The firms currently undergoing a transition from focusing on compliance services to advisory know that change doesn’t happen overnight. It takes time to make such monumental change. As the old saying goes, “Eat the elephant one bite at a time.”
Many firms started eating that elephant years ago, but others are refusing to begin – sometimes because they don’t actually believe in the major upheaval the profession is in the midst of right now. My colleagues and I are in firms every week. Trust us when we say that change is happening.
Here’s a look at the types of changes we are seeing.
Has your firm started the transformation to advisory services? If not, in the not so distant future you will be too behind to catch up. That sounds harsh, but it’s better to face the reality that soon the gap will be so wide that your options for making progress will be limited. You will lose talent and clients because they don’t want to stay in a stagnant environment.
We recently spoke to a firm that invested in technology allowing their clients to review and sign tax returns from a mobile device anywhere in the world. The firm initially resisted implementing the technology because they feared clients wouldn’t be able to adapt to change. But once the firm launched the solution, the overwhelming response from clients was not fear or resistance; it was relief. Those clients have been signing other contracts and documents electronically for years and were wondering when their accounting firm would get on board.
Status quo change
This is the most dangerous type of change because people in the firm are under the illusion that they’re actually changing. There’s some effort being made, but no real progress.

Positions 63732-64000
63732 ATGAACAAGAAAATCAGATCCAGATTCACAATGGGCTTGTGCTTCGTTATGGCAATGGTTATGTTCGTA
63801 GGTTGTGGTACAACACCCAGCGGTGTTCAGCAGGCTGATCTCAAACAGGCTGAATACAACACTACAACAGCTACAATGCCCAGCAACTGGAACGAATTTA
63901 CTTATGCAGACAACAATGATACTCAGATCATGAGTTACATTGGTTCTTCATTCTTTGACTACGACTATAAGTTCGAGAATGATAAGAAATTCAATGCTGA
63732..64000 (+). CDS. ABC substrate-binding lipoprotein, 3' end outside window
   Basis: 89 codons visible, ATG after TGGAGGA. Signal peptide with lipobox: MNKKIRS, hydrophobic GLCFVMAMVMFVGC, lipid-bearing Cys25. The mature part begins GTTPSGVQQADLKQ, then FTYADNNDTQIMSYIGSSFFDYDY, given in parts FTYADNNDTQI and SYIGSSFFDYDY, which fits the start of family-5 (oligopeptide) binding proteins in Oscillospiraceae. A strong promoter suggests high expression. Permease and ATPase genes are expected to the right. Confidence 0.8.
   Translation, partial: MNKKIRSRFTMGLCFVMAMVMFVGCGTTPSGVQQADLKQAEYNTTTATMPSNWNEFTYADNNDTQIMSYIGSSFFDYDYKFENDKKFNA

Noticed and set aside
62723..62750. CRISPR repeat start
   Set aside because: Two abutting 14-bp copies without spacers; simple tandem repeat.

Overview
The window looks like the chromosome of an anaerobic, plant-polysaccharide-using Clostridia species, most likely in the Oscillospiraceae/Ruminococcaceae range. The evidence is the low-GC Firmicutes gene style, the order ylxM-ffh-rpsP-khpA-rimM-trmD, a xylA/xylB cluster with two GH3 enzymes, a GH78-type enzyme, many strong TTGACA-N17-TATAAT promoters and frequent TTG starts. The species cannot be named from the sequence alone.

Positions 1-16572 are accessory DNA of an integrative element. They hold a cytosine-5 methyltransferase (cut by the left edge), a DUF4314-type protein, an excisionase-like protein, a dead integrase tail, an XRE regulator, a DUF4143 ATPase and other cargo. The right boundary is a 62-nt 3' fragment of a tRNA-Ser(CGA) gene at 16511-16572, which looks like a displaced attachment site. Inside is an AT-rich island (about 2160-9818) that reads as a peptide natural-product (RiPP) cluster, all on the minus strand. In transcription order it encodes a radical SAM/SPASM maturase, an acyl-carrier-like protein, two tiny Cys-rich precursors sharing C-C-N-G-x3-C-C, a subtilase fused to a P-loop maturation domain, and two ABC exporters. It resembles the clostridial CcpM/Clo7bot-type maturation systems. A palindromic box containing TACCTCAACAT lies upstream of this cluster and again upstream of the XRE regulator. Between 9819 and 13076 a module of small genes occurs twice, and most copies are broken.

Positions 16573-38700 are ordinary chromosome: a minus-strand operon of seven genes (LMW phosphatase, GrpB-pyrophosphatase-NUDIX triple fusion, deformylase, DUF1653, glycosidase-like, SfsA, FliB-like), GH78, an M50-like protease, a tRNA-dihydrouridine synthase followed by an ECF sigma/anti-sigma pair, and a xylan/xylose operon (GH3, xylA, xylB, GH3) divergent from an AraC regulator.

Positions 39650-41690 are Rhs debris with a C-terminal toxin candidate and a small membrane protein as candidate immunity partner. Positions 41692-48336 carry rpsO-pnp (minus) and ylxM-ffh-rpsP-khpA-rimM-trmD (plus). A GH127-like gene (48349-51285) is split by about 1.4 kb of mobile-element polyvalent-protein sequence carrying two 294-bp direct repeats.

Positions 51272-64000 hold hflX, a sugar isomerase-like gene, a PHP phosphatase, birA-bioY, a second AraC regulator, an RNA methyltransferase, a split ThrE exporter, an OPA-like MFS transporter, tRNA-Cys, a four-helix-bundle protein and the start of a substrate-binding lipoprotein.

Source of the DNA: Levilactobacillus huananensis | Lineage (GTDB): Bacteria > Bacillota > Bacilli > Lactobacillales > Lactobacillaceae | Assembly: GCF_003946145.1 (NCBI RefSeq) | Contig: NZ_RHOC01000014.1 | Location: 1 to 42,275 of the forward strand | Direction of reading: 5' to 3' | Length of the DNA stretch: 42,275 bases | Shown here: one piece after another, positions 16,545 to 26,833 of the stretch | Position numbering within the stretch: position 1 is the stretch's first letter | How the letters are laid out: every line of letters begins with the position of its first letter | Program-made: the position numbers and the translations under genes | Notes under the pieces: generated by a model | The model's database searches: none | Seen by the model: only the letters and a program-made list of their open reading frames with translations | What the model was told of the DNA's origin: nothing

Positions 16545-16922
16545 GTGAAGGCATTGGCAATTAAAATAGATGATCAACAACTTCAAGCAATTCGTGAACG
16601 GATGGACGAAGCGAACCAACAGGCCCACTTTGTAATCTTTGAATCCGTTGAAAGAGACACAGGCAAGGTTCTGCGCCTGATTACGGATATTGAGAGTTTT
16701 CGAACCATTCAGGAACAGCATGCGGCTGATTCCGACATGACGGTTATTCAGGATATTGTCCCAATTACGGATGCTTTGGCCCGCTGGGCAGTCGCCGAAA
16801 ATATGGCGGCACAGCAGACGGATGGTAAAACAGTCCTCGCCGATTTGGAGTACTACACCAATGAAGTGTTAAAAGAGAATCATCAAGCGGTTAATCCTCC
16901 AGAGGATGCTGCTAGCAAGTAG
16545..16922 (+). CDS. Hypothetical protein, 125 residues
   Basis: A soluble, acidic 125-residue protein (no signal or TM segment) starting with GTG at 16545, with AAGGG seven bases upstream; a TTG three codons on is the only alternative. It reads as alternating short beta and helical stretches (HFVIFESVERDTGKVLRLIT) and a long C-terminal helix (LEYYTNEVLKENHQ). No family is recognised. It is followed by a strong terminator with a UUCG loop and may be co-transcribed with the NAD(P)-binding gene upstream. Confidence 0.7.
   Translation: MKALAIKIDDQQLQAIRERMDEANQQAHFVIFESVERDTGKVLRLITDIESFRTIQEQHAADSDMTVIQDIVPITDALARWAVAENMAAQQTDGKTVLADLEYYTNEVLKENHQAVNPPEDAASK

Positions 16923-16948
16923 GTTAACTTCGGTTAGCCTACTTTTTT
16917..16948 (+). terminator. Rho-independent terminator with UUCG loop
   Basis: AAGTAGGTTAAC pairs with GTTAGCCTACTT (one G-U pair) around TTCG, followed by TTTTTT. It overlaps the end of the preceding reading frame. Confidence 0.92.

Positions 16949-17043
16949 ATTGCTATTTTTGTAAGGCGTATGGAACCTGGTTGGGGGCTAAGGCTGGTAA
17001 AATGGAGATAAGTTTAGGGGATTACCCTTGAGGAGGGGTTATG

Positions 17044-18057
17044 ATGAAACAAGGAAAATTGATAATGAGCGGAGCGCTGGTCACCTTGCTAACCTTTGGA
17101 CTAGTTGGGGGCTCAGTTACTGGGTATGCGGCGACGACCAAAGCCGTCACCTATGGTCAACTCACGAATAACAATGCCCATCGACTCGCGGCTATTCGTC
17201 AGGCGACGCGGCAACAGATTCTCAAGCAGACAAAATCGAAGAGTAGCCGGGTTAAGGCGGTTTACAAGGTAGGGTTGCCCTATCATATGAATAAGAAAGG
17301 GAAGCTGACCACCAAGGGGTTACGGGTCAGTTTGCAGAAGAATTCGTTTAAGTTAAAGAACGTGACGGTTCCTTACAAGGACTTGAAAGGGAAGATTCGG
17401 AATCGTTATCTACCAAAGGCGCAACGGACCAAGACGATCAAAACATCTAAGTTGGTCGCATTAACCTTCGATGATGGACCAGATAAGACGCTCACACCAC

Remember the story of Blockbuster? In 1992, Blockbuster was the undisputed leader in the video rental business, with more than 2,800 stores worldwide. But disruption came knocking when Netflix was founded by 1997.
Blockbuster didn’t immediately fold, of course. The company continued to grow in the early 2000s, raking in hundreds of millions of dollars in late fees and opening more stores around the world. Why change when business was so good?
From 2003 to 2005, Blockbuster lost 75% of their market value to no-late-fee competitors like Netflix and Redbox. That’s when Blockbuster started taking notice, launching their online DVD rental program in 2004, eliminating late fees in 2005 and installing DVD rental kiosks in 2008. But several board members resisted those changes and wanted to continue pushing their in-store business rather than investing in their online presence. The changes were too little, too late. The company declared bankruptcy in 2010 and announced plans to close its remaining stores in 2013. The company made lots of effort, but they weren’t the right changes at the right time and they still became irrelevant.
The firms that are succeeding are being methodical in their pursuit of change. They’ve aligned their vision with a strategic plan that is being followed. They’ve made a commitment to going the distance.
It’s not easy or fast, but they are relentlessly pursuing sustainable transformation. They are taking advantage of big data to provide better insight for clients and automating processes to free up time for higher value services. They are shifting from a billable hour economic model to value billing. They are attracting the best talent because they’re investing in technology that lets their people work smarter, not harder.
If you don’t see the changes happening in the profession yet, it may be because they aren’t happening in your firm. But as I said, we are in firms every week. We see:
- Firms working with fewer, but larger and more tech-savvy clients
- Offering new and different services
- More remote workers
- Hiring professionals without the traditional accounting education and background
- Client filtering
- Greater emphasis on talent development
- Focusing on Lean processes
- Investigating and investing in AI and blockchain
Is that what you’re seeing in your firm? You can either change or be changed; the choice is yours.
Arianna Campbell is a consultant for Boomer Consulting, Inc.